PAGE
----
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Early chemical engineering coursework provides an important foundation in topics such as energy and material balances and a common pedagogical approach to these topics includes providing engineering analysis problems with basic context and a single correct answer. While this approach can help students develop mastery of content, it does not help students develop an understanding of authentic engineering practices, especially design problem framing and solving. Without this aspect, we risk losing students from underrepresented groups in engineering as they are less likely to have engineering relatives and friends who can help them see the real-world relevance of what they are doing in their early coursework.

We present a balanced approach to threading a community-based, entrepreneurial design challenge throughout the semester, focused on algal biofuel production. Participants include students (N=126) enrolled in two cohorts of a sophomore-level Chemical Process Calculations course at a large minority-serving research university in the American Southwest. For both cohorts, students worked in teams on homework assignments, and the class met in a learning studio style classroom for three 50-minute lecture sessions and one 50-minute recitation session per week. For the second cohort, we replaced six homework assignments with design challenge assignments; students worked in subteams on one of three production phases (i.e., growth, harvesting, extraction). They developed individual accountability through jigsaw sessions in which they explained their subteam’s work to students from other production phases. They built whole-class consensus through “parley” sessions that involved decision matrices.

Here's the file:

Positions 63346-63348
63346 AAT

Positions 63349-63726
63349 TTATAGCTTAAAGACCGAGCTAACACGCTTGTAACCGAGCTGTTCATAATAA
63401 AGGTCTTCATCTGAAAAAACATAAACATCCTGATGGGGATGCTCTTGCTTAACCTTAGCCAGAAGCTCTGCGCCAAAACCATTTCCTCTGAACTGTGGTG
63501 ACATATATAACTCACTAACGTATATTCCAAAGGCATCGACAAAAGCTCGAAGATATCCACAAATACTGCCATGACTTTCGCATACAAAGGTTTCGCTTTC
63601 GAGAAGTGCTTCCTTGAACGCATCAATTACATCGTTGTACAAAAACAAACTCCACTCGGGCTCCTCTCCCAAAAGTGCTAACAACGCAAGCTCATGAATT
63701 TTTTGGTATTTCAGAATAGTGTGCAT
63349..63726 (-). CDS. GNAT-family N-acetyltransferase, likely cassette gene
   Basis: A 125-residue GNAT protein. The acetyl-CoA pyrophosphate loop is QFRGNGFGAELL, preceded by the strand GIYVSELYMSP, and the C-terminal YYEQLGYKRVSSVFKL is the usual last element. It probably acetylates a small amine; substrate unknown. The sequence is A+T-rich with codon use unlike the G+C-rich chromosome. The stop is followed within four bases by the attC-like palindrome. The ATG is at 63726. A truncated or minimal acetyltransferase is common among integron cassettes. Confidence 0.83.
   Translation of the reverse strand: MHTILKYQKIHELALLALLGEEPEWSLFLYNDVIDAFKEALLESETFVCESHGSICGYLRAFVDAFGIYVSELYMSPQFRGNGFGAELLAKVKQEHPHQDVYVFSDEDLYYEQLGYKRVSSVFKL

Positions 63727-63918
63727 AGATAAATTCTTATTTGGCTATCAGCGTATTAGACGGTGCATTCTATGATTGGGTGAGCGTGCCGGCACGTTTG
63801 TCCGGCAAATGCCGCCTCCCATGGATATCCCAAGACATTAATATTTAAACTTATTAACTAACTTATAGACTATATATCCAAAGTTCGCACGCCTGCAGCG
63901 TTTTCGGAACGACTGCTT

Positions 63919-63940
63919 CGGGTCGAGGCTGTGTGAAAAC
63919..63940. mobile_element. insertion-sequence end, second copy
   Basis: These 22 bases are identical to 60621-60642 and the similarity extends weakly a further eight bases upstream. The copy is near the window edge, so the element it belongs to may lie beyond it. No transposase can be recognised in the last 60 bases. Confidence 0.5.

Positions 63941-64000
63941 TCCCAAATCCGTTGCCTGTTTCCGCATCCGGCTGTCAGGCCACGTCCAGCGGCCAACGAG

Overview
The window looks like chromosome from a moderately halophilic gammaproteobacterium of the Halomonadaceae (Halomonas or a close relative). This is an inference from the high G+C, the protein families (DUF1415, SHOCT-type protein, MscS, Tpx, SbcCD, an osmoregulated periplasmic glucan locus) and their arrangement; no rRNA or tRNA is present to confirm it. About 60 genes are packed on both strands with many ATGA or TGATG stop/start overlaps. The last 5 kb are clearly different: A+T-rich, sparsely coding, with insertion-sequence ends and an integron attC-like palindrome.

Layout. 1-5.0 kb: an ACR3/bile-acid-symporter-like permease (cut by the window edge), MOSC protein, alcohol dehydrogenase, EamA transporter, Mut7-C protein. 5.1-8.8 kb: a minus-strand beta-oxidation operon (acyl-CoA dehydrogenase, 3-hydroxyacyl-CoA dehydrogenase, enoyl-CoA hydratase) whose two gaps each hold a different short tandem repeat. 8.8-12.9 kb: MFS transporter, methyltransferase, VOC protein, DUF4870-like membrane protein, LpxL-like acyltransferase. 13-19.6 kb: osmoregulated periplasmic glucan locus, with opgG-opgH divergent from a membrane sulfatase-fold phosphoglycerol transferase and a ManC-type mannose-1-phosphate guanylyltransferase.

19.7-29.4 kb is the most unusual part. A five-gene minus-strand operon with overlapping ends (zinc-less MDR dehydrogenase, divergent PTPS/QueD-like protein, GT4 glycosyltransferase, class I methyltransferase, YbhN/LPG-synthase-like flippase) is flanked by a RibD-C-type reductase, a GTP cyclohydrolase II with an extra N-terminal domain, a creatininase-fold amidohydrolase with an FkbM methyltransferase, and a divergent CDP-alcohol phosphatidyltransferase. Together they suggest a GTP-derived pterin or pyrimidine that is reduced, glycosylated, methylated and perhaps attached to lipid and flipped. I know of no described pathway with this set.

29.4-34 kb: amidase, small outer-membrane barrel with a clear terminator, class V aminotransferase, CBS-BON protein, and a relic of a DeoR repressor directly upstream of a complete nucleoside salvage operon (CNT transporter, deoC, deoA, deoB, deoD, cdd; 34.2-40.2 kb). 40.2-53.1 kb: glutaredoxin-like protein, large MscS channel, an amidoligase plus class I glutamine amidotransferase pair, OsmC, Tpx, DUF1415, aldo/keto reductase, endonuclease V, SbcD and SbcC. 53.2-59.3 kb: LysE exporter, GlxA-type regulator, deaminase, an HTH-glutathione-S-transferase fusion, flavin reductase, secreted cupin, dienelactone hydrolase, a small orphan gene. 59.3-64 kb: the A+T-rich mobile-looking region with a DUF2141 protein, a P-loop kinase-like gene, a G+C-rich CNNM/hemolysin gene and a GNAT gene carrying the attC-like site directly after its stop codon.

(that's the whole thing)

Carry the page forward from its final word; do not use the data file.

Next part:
We describe the design challenge and our study, which investigated the following broad questions: 1) To what extent can a design challenge threaded through a sophomore course provide students with a picture of authentic engineering design practices? 2) How do parley and jigsaw sessions support student learning and engagement in managing the complexity of framing and solving a design challenge?

Students completed pre/post assessments of their design experiences, beliefs, self-efficacy and problem framing ability. We video recorded one class session in cohort 1 and four class sessions in cohort 2. We analyzed quantitative data statistically (descriptives, tests of difference, regression) and used interaction analysis for the video records [1].

Students in cohort 2 developed significantly more in their problem framing ability, and still made gains in their content understanding. We found that students were engaged within their table-teams in both cohorts. In cohort 2, we additionally observed students making requests for their colleagues to back their work with citations, arguing from evidence, and making clear connections between engineering content and application.

This balanced approach provided all students with opportunities to understand engineering design practices as an iterative process without sacrificing core course content.

References 1. Jordan, B. and A. Henderson, Interaction Analysis: Foundations and Practice. Journal of the Learning Sciences, 1995. 4(1): p. 39-103.

Gomez, J., & Svihla, V., & Datye, A. K. (2017, June), Jigsaws & Parleys: Strategies for engaging sophomore level students as a learning community Paper presented at 2017 ASEE Annual Conference & Exposition, Columbus, Ohio. 10.18260/1-2--28597